Essay about Dickens and his Stucture Of Hard Times

891 Words 4 Pages
“On every page Hard Times manifests its identity as a polemical work, a critique of Mid-Victorian
industrial society dominated by materialism, acquisitiveness, and ruthlessly competitive capitalist
economics” (Lodge 86). The quotation above illustrates the basis for Hard Times.
Charles Dickens presents in his novel a specific structure to expose the evils and abuses of the
Victorian Era. Dickens’ use of plot and characterization relate directly to the structure on account
that it shows his view of the mistreatments and evils of the Victorian Era, along with his effort to
expose them through literary methods. A befitting display of structure is evident through his
giving name to the three books contained in Hard Times. The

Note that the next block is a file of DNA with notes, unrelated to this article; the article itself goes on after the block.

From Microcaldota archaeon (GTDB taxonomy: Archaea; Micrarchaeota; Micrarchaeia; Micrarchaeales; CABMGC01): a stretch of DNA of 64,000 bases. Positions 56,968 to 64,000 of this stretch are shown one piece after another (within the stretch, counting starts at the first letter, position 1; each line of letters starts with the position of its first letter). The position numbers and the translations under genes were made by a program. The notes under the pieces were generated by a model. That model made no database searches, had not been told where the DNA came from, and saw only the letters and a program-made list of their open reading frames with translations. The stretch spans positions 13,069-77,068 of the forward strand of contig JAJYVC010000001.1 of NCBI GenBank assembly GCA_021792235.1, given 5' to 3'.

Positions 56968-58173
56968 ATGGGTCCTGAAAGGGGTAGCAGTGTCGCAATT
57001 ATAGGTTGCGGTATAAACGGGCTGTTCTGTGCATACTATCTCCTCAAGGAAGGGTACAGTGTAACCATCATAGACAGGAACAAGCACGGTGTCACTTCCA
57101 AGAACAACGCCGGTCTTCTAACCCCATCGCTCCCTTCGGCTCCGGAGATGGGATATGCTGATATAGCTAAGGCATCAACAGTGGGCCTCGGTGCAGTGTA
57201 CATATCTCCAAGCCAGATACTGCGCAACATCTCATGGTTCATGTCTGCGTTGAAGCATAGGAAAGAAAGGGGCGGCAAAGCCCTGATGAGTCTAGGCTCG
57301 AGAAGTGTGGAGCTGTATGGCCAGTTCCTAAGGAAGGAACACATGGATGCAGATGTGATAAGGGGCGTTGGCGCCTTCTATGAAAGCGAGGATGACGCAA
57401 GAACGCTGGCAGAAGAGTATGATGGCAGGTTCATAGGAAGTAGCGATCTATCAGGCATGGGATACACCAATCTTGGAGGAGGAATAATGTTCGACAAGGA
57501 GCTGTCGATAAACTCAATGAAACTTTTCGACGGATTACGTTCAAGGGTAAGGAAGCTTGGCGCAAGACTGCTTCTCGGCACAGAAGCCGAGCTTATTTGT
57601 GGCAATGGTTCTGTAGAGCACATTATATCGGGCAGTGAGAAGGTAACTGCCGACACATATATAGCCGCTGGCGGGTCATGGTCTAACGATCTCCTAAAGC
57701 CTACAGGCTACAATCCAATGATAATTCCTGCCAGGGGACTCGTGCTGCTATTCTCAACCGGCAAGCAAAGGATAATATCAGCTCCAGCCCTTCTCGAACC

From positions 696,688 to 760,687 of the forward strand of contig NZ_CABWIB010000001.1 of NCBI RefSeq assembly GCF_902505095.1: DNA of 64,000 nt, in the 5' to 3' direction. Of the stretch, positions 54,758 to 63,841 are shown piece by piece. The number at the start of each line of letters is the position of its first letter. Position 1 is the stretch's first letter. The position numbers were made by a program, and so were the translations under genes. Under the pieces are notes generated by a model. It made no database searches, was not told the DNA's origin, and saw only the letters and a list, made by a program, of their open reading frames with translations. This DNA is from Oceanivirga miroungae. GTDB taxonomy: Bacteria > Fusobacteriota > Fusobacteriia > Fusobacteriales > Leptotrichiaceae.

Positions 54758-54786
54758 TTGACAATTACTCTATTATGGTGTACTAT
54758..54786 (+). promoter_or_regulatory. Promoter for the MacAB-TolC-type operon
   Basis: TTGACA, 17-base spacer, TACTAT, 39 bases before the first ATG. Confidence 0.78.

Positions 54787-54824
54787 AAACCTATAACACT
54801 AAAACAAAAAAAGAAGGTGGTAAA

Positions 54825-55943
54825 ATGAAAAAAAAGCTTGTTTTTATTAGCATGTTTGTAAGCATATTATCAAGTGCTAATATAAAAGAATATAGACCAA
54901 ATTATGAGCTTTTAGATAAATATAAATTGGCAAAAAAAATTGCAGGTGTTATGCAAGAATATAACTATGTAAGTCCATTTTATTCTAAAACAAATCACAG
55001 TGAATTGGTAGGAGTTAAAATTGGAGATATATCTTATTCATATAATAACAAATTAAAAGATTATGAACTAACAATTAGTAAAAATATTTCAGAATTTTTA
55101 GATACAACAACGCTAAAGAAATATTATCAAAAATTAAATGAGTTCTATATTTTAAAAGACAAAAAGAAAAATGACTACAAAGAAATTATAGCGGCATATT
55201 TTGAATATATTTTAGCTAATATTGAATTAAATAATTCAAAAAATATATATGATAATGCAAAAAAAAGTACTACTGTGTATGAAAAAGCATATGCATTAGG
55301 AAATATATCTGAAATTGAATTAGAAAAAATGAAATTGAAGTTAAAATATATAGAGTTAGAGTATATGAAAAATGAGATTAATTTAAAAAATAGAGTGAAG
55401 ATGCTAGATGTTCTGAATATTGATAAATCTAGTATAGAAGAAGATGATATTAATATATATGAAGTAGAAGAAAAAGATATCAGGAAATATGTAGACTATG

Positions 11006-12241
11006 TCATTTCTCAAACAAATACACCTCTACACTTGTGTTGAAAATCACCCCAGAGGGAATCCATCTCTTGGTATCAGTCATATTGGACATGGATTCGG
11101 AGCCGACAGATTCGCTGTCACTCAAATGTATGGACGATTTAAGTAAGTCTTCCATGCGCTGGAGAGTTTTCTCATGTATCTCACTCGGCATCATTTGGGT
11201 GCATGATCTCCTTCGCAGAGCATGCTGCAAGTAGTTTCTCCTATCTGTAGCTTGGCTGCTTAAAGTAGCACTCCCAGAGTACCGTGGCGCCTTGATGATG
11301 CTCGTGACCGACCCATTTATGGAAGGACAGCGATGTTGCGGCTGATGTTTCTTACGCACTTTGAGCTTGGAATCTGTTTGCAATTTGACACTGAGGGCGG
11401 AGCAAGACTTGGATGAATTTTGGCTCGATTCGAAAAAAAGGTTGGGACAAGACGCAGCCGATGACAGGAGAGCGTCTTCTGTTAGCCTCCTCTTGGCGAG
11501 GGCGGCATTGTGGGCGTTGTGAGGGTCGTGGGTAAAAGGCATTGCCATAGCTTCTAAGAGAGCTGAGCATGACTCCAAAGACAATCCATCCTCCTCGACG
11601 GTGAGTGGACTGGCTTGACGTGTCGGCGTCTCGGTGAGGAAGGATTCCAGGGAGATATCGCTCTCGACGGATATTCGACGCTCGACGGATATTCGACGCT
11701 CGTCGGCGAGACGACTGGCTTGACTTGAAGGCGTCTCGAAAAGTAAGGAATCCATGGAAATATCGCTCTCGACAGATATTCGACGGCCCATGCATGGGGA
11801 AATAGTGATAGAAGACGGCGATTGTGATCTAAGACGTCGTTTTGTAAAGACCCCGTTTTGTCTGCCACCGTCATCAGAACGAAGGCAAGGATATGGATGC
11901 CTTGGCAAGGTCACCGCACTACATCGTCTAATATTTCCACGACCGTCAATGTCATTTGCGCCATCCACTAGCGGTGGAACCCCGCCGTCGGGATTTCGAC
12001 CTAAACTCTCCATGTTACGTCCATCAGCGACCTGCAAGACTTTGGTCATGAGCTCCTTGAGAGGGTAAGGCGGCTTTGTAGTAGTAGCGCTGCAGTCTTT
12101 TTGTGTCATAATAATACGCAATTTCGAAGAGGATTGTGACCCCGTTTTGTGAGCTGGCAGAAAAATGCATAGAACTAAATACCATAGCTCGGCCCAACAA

…show more content…
Reflection of this and Bitzer’s informative definition of a horse, as a child in
book one, occurs in book three as he speaks of the necessity of apprehending Tom Gradgrind Jr.
Sissy represents what Dickens is attempting to foster a desire for in the reader, imagination. This
is an aspect that the other children lack or are reprimanded for possessing. Another character
introduced to the reader is Josiah Bounderby, an acknowledged, self-made man. Following him is
Louisa Gradgrind, and her brother Thomas Gradgrind Jr. who are first shown trying to catch a
glimpse of Sleary’s circus, only to be caught by there father. Stephen Blackpool is brought into
the novel to represent the honesty, virtue, and commitment of the working class. “It is clear that
Dickens is speaking through Stephen...” and this sheds light on his idea of what is necessary for
life during those times. As the seeds are “sown” in book one the reader becomes aware of the plot
unfolding. The use of the characters takes not only an allegorical purpose, but that of relation.
The characters are endowed with intricate, human like qualities, so that the reader can better
relate. In book two, titled “Reaping,” Dickens uses the characters to continue to represent the
different aspects of the Victorian Era that he mistrusts. This is…